One of the worst network issues to troubleshoot is the “ghosts in the network”. This is the kind that are random, sporadic and as soon as you look one place, they seem to move. You know what I mean, right?
It starts with a call or email “Hey the network seems slow” and as you start looking at the network closet the user is in, you hear another “Is the Internet down?” from the other side of the building. Next more calls come in but everything you monitor shows up and working fine. Usually these come in at lunch, or even worse just as you sit down to a nice steak dinner at a fancy restaurant…
You can spend a lot of time tracking down these issues, at least I know we do (well, used to). I’m pretty lucky because when we are troubleshooting an issue, we usually will grab a few of our network engineers to help us. Not because we can’t figure it out, but it lets them see what we do to troubleshoot and often times leads to a new idea for a product. Flow setup throttling came up this way a few years back and some cool isaac commands started this way too.
So imagine you start hearing about ghosts. What can you do? The first thing is to find the user. There’s not much point troubleshooting the Andover LAN, when the user is traveling and actually in Germany. (Trust me, been there before). This will get you all the technical details you need, like which port or access point they are connected to, what the IP is, what role they are in etc. It also gives you a regional and local map in case you need to dispatch someone out there. The command is called “find “, pretty obvious right? If not you can actually create a new name for the command like locate, or “vinden” if you want the command in Dutch.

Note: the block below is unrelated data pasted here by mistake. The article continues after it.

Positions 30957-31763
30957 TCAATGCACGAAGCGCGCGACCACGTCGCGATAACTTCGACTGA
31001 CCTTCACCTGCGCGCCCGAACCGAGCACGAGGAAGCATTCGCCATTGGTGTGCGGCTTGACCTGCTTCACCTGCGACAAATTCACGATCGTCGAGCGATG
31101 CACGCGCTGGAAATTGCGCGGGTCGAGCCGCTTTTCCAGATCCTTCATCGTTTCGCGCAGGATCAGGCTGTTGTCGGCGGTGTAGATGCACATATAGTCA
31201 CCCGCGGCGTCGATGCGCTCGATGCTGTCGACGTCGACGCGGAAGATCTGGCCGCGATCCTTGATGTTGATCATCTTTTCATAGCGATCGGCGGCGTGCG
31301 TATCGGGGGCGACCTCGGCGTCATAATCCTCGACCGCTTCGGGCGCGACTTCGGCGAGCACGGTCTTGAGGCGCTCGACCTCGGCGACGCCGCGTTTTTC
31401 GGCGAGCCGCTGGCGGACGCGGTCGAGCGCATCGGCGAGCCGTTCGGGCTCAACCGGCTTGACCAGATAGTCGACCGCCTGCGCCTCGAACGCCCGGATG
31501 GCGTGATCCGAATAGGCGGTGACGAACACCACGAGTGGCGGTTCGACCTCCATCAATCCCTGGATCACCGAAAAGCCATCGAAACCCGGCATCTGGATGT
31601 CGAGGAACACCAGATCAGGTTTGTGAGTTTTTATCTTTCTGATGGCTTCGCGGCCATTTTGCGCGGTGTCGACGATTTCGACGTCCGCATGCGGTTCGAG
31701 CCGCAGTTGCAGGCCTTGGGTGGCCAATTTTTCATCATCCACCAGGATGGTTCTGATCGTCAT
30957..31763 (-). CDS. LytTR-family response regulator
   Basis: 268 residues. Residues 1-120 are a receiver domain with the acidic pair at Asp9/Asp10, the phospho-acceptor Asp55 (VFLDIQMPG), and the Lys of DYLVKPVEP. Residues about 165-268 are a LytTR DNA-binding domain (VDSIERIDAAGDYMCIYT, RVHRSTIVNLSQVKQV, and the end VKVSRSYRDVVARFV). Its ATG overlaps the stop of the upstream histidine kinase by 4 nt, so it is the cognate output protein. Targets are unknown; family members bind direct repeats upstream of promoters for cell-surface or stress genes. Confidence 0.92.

The next thing is “topintferrs” this will show you the ports in your network that are generating the most errors. This could point you to a bad GBIC or fiber connection or a bad copper cable. I also usually run “topusers” which will show the ports with the most traffic on them. If a link is running close to 100%, start looking there.
If you find a bad cable, you have the information to send the closest technician out to fix it. If you find it’s a single users saturating a link, you can issue “ratelimit” to slow them down, or “blacklist” to kick them off of the network entirely.
The best thing in using isaac, you can do this from your iPhone, while at dinner without leaving the table and letting your food get cold….